Schultheis Post 6: The New Tech Paradox

Beginning his text, The Media Lab: Inventing the Future at MIT, with a description of several futuristic demos performed at MIT in the 1980s, Steward Brand nearly sets up a Wonka-esque scene, yet those descriptions are complicated as he highlights the neoliberal underpinnings of the Media Lab. As he draws attention to the numerous sponsors and potential sponsors that occupy this space, Brand points out the institution’s peculiarity: “MIT is more merrily in bed with industry and government than any other academic institution in the world” (6). My skepticism seems to have anticipated Russell Neuman’s claim shortly after that people are naturally inclined “to see either a revolution or a conspiracy in every new technology” (15). Evident in the history of DAT (Digital Audio Tape) that Brand tells, this new technology paradox emerges: DAT was clearly revolutionary in providing “home manipulation of commercial information,” but the fact that businesses eschewed the release of this technology because they were invested in the CD business suggests the capitalist’s motivations that fund new technologies. But while I wish I could be content to look at the revolutionary resistances to the neoliberal, I can’t help but wonder who gets to participate in the resistance? Those with a surplus of recourses to purchase these devises and a surplus of time to learn how to use them, reinforcing tech-power disparity.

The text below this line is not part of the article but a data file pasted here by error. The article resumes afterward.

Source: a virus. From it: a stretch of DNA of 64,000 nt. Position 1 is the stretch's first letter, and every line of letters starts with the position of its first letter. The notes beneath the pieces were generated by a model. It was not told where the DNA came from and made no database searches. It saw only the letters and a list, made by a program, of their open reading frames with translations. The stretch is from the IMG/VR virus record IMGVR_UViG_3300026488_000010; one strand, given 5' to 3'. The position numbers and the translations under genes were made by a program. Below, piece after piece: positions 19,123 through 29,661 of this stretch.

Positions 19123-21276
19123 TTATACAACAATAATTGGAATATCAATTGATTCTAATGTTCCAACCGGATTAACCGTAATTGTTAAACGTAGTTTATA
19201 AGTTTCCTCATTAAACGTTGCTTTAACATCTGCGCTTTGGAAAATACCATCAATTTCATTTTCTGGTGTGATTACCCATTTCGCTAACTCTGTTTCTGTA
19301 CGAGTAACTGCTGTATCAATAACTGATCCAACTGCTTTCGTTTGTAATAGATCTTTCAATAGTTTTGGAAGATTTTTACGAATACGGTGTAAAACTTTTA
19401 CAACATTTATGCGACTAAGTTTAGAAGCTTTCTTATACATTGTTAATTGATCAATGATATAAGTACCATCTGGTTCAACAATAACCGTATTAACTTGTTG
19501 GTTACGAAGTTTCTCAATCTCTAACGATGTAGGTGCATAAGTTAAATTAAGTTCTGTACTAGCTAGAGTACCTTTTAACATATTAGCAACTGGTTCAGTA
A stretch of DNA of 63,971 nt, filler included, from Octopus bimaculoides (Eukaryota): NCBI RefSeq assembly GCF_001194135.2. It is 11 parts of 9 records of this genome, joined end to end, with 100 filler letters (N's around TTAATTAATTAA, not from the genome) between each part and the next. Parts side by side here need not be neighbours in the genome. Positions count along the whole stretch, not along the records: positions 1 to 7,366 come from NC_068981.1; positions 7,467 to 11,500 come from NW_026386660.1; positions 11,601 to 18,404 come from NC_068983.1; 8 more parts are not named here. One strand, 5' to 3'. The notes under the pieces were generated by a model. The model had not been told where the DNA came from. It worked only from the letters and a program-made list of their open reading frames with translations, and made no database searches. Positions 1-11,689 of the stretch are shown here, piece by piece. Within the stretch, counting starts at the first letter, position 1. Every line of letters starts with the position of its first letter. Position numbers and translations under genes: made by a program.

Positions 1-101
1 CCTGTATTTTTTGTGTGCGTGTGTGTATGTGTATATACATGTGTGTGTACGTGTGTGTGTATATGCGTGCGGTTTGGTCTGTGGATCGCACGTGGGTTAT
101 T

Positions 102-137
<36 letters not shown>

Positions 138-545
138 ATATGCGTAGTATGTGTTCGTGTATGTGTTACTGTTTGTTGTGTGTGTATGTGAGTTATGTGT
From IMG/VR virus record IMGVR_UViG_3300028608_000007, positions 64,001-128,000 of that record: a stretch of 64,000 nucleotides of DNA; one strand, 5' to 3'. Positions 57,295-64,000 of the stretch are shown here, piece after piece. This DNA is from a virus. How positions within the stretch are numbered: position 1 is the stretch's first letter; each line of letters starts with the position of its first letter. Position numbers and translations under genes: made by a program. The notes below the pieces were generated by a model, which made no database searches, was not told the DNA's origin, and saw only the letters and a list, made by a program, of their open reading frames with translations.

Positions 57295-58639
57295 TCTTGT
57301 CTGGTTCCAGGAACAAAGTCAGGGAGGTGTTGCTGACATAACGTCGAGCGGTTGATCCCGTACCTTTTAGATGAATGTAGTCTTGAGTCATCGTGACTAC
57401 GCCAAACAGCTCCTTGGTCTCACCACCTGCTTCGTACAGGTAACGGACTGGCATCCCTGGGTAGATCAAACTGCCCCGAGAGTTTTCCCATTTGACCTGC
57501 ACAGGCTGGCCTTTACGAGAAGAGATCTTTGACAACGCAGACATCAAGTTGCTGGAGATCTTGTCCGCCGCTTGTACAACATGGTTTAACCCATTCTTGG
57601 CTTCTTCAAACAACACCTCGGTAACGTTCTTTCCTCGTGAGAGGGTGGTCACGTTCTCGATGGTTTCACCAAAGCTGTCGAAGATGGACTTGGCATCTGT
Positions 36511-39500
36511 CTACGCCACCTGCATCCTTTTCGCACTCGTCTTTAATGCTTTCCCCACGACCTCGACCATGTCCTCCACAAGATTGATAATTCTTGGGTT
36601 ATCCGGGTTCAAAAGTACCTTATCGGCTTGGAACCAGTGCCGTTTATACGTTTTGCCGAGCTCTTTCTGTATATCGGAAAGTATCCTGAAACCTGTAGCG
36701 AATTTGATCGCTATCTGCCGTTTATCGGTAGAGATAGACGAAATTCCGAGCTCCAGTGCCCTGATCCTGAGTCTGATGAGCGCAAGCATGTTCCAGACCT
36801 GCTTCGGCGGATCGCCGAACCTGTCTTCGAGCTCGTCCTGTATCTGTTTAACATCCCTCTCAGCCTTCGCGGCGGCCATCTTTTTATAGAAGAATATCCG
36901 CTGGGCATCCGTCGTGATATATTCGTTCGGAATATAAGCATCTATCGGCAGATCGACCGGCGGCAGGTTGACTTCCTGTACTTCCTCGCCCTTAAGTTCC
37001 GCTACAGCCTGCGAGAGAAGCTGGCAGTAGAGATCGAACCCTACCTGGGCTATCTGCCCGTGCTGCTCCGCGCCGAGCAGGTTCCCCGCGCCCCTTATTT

Like the Media Lab, Center for Scholarly Communication & Digital Curation receives private funding, but unsurprisingly it seems to align itself more closely with libraries and archives than media labs. Situated in this way, CSCDC offers assistance for image and text scanning and faculty and student projects, such as the interdisciplinary project the Anatomy of Gender. As the CSCDC encourages NU to participate in Open Access Week, this project embraces the call for open access, in part, because it digitally publishes relevant student essays. CSCDC more generally works to make faculty more comfortable with academic transparency by providing information on copyright and offering support for data management.

Brand, Stewart. “Media Lab: Inventing the Future at M.I.T.” New York: Penguin Books, 1987.

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